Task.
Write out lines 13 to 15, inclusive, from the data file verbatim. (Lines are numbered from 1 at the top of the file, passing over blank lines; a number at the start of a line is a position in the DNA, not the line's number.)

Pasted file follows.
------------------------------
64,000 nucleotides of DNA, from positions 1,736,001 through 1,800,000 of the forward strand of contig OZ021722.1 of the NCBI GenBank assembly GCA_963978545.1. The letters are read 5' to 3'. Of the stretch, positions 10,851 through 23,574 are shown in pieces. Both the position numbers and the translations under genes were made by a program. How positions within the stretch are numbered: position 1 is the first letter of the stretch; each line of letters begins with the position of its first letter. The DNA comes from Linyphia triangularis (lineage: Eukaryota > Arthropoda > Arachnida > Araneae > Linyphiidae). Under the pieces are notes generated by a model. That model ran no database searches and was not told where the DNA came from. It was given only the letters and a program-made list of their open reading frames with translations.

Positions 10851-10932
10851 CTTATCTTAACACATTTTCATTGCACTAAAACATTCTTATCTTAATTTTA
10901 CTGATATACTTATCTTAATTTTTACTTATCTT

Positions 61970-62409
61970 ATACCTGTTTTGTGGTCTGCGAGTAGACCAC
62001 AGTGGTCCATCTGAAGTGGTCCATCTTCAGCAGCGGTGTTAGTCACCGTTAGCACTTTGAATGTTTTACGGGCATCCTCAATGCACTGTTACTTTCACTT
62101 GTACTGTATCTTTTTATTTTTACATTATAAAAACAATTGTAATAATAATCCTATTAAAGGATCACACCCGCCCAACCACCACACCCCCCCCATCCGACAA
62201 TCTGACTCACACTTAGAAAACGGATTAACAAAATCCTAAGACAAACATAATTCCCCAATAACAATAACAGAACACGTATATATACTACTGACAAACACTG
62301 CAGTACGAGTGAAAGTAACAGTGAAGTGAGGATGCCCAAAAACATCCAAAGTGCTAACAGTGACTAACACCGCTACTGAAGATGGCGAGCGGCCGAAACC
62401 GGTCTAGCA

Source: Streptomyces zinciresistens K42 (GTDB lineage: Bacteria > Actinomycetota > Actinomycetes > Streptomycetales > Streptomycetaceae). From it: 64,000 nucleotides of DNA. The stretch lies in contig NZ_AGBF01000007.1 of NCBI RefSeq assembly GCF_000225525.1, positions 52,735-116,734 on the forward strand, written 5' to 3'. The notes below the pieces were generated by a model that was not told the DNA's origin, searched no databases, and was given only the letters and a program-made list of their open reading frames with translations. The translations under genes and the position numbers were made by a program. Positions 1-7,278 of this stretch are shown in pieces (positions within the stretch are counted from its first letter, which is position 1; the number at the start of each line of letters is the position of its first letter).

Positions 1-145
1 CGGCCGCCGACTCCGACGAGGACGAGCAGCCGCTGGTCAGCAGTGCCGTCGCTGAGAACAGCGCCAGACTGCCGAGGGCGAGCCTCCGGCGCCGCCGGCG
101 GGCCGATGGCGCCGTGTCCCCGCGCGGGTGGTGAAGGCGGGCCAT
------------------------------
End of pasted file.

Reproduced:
Positions 1-145
1 CGGCCGCCGACTCCGACGAGGACGAGCAGCCGCTGGTCAGCAGTGCCGTCGCTGAGAACAGCGCCAGACTGCCGAGGGCGAGCCTCCGGCGCCGCCGGCG
101 GGCCGATGGCGCCGTGTCCCCGCGCGGGTGGTGAAGGCGGGCCAT